Focus Month Human Rights Human Rights

Access to Mining Rights in South Africa: Laying the Foundation of the Principle of Informed Consent

yellow and black heavy equipment on snow covered ground during daytime
Source: Omid Roshan (2021)

ANALYSIS Ange-Dorine Irakoze

The regime of mining ownership in the South African Mineral and Petroleum Resources Development Act 2002 (MPRDA)[1] is founded on State’s custodianship rights. Under this custodianship, the State regulates mineral resources as common property for all South Africans. The Minister for Mineral Resources and Energy has the power to grant mineral licenses and rights to potential investors based on a ‘first come, first served’ basis.

Until 2019, the Minister  only considered if investors had met necessary financial, technical, environment, health and safety requirements and had conducted socio-economic impact assessment as prescribed by law.[2] However, no law or practice required investors to obtain community consent before grant of mineral licences or rights.

Customary Land Rights vs Mining Licences

This status quo on community consent was radically changed by the decision of the High Court in Baleni and Others v. Minister of Mineral Resources and Others.[3] Baleni was the head of Umgungundlovu community that lived in Xolobeni, Eastern Cape since the 1800s. Transworld Energy and Mineral Resources, an Australian mining company, threatened to displace the community so as to mine the sands rich with titanium.[4] Baleni applied to the court and argued that the community retained informal rights over their land as prescribed under customary law and the Interim Protection of Informal Land Rights Act (IPILRA). He urged that these rights must be considered by the State when granting mining rights over land.

The High Court considered informal land rights and the community consent in the grant of mineral licences or rights. The court drew inspiration from section 25 (6) of the Constitution that reads: “A person or community whose tenure of land is legally insecure as a result of past racially discriminatory laws or practices is entitled, to the extent provided by an Act of Parliament, either to tenure which is legally secure or to comparable redress.[5]

Consequently, the Court ruled that the community held land tenure rights by their occupation over decades. Therefore, disposal of the land or granting mining rights to the mining company without prior consultation and obtaining prior consent of the community would amount to an arbitrary deprivation.[6]

Establishing the Principle of Informed Consent  

The significance of the court decision is that investors must additionally obtain community consent for minerals in respect of land occupied by communities that have informal and customary land tenure under the Interim Protection to Informal Land Rights Act 1996 (IPILRA).[7]

The High Court in Baleni considered that holders of informal rights were stakeholders who, at least, must be given opportunity to take part in the process of mining licensing.[8] The Court further assessed the extent to which allocation of mining rights over community land are subject to full and informed consent given by the concerned community before such rights are granted. In developing the ‘community consent threshold’, the court was guided by joint reading of provisions in IPILRA and MPRDA. Under these Acts, consent given by the community is derived from a communal decision; the community members assent to a request of granting mining rights over their land; and the authority to assent derives from custom and community informal rights held by the community over land.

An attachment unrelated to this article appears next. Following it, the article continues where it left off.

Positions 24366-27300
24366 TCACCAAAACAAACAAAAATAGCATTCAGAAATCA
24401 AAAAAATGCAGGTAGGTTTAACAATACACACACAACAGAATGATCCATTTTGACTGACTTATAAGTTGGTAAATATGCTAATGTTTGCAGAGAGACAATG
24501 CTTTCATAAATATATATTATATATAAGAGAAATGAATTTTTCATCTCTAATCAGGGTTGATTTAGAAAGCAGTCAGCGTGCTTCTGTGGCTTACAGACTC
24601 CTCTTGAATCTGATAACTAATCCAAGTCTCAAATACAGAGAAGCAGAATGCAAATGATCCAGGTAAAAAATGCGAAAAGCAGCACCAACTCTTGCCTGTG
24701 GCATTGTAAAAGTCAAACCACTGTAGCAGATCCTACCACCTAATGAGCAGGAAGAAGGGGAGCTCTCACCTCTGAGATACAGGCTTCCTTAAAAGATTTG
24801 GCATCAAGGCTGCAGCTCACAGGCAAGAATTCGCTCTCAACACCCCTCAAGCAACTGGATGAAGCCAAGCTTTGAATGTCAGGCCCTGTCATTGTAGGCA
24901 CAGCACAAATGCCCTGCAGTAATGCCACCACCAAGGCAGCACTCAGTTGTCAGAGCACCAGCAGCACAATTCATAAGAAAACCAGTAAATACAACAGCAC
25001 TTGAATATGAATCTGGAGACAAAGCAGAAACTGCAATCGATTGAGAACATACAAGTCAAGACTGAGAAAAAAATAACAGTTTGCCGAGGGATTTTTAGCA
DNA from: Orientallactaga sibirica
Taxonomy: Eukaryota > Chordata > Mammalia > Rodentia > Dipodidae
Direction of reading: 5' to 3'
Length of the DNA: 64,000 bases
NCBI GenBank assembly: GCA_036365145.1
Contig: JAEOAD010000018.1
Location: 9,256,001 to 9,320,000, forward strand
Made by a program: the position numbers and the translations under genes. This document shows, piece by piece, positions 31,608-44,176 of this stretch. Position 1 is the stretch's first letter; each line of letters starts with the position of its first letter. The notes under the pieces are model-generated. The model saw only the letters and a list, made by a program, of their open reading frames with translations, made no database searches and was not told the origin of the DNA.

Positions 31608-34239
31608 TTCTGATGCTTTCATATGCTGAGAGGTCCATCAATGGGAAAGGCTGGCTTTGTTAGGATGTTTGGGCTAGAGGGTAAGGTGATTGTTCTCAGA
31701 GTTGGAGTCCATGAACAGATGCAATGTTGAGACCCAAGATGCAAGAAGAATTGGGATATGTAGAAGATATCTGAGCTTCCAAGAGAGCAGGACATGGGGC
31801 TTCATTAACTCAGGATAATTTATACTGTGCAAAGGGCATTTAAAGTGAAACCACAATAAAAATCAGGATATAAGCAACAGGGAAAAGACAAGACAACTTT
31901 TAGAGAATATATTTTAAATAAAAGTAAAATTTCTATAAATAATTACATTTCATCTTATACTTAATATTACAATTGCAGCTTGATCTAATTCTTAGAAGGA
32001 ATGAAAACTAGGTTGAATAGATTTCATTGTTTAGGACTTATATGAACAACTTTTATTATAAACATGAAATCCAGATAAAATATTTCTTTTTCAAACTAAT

The Court also achieved the milestone of limitation of authority of the Minister to concede mining rights. Henceforth, the authority can only be exercised jointly by the Minister, the Director General of Rural Development and the Land Reform while enforcing IPILRA’s provisions on obtaining community full and informed consent.

Baleni Judgement – A Milestone for Community Land Rights in Mining Regions

The facts of the dispute in Baleni judgement are an illustration of disputes occurring between mining companies and communities when social and economic rights are threatened. The High Court, through its landmark decision in Baleni, set up a high threshold of acquiring mining rights over such community land. It is expected that the judgment will create momentum for reform of laws to further recognize the role of communities in the grant of mining rights.[9]

[1] Estelle Hayes and Jeandri Cloete, ‘The Mining Law Review: South Africa’ (The Law Review, 1 November 2021) < > accessed on January 28, 2022.

[2] Ibid.

[3] Baleni and Others v. Minister of Mineral Resources and Others 2019 (2) SA 453 (GP).  

[4] Baleni case, para 3. 

[5] Constitution of the Republic of South Africa 1996, s 25(6). Also see Baleni case para 3.

[6] Baleni case, para 3.

[7] Interim Protection to Informal Land Rights Act 1996,s 2(1). Also see Baleni case.

[8] Baleni case, para 3.

[9] For example, see Traditional and Khoi-San Leadership Act 3 (2019).


By Ange-Dorine Irakoze

Ange-Dorine Irakoze is a PhD Candidate at the Chair of African Legal Studies Bayreuth.

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